If you said “buy my product” from day one, do you think anyone would buy it? Through a podcast, you give so much value up front that your audience feels obligated to buy what you are selling because you’ve built trust with them.
Don’t push your product or service onto your audience; it can be a turn-off. If you’re releasing a new book, promote it after you’ve given your audience value first.
I’ve promoted our products at the beginning of an episode and the end of the episode. Giving value upfront will always be more efficient when driving your audience to do something.
With a podcast, you’re not fighting through emails, social media, or ads. It’s just you and the listener. You have their full, undivided attention to listen to what you are saying.
Once you have your own podcast, you’ll connect with other podcast hosts. If your interview goes well, you can ask them if you can be a guest on theirs. This gives you another avenue to promote your product or service.
Podcasting speaks passion. Because it’s a lot of work to produce an episode, you have to love it. And when you love it, your audience will recognize your enthusiasm.
5. Experience learning and find partnerships.
Learning and partnership go together when you have a podcast. You interview someone in your industry and learn something new. If that person is selling a course, you could become partners and promote their course. Then, you split the profits.
You can read all the books, but nothing will compare to when you hear people tell you how they achieved their success.
We’ve had marketers on our podcast, and we’ve been able to use what they have said and implement it into our business.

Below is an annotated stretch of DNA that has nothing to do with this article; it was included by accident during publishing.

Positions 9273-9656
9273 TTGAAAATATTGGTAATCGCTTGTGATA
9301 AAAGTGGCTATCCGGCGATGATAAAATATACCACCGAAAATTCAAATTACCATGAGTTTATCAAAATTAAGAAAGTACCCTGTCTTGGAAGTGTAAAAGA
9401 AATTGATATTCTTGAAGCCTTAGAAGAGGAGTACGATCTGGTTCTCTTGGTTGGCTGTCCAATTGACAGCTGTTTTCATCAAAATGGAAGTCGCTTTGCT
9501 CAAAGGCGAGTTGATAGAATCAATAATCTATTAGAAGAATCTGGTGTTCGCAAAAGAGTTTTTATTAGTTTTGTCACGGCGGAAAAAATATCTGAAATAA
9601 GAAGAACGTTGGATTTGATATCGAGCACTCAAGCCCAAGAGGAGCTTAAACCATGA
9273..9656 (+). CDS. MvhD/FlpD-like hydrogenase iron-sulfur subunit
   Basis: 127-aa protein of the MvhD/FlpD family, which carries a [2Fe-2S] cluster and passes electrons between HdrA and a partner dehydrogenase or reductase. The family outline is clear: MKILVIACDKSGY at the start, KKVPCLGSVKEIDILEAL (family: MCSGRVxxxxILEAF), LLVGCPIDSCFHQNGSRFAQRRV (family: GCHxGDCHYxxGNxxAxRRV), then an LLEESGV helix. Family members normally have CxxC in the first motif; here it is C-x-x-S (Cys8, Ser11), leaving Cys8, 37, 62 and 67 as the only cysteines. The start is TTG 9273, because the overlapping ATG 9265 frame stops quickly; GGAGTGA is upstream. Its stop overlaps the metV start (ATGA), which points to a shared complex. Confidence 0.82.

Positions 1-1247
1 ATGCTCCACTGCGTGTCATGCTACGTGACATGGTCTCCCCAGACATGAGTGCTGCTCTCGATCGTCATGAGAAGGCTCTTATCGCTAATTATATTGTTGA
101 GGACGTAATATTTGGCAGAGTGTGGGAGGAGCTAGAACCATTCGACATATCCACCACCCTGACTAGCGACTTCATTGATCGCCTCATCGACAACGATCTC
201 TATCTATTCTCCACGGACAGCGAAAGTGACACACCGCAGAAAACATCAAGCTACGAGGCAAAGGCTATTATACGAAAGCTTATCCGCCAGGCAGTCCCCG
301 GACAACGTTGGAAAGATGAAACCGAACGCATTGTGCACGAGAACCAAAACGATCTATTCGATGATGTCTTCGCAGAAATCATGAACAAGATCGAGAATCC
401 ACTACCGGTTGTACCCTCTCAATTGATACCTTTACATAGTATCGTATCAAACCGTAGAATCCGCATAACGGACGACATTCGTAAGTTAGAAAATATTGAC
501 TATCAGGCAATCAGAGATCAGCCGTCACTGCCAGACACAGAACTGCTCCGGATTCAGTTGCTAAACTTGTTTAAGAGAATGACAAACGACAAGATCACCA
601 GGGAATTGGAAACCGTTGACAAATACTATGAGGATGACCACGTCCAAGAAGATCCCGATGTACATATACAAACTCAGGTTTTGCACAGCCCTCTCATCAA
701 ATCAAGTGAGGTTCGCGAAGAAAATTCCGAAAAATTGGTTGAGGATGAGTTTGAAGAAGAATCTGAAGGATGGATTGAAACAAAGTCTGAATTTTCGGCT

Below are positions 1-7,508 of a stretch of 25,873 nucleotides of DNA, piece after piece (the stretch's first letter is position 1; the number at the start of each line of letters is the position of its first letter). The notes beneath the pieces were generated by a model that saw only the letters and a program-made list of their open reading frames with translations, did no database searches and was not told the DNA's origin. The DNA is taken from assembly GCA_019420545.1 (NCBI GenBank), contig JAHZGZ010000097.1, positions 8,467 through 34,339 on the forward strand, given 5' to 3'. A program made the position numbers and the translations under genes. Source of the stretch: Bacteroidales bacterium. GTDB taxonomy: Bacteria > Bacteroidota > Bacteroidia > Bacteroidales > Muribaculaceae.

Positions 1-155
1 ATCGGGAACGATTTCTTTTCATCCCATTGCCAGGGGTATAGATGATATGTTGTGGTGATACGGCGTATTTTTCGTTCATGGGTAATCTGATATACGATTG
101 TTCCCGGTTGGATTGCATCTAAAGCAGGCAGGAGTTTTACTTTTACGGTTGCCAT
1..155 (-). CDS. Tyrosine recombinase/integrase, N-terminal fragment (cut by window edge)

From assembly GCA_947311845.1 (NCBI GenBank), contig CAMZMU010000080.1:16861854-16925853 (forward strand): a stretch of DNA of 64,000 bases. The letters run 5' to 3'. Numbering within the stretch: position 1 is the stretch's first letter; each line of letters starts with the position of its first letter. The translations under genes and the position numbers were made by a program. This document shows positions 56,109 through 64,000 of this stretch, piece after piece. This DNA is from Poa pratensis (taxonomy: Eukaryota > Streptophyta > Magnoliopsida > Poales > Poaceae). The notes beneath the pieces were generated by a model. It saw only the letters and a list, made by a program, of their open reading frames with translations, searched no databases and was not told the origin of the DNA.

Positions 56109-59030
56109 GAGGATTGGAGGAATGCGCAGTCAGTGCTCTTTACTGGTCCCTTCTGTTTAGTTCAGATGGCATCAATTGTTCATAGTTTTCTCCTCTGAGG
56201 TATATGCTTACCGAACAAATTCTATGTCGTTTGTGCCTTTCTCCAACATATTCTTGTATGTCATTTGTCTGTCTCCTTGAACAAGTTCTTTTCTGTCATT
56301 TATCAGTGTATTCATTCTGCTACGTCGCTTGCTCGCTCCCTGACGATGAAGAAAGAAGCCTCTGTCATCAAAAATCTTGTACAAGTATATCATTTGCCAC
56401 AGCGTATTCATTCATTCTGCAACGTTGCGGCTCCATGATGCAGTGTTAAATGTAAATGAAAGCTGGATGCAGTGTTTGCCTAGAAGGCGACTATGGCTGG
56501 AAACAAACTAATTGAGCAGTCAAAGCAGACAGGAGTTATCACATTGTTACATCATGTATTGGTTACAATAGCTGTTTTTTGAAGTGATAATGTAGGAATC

We had an interview with Chris Ducker on how to build a personal brand. You’re sitting with someone virtually and asking them how they grew their business or achieved success. You can take what they say and implement it into your own life and business.
There hasn’t been a single podcast episode I’ve done that I haven’t learned something new. Each of us has our own unique story. There is always something to learn from everyone you meet, and podcasting proves that to be true.
Almost everyone in the online world has a course, book, or program they sell. If you have a great interview with a guest, you can promote his product to your email list and split the profit.
It’s a win for everyone involved. Your audience gets a great product, and the person whose product you promoted gains new customers.
Creating a podcast has been one of the most rewarding aspects of starting our business. When you create a podcast, you not only change your audience’s lives but yours as well!
Tell us in the comments, what is keeping YOU from starting a podcast?
Trevor is a 19-year-old entrepreneur who’s had eleutheromania ever since he can remember. When he’s not working or studying, you can catch him by the ocean taking photos of the world that surrounds us. Trevor is the founder of Trevor James Products and co-founder of Become The Lion.
Our guests posts are written by talented, high quality contributors. Their bio’s are included in the post above.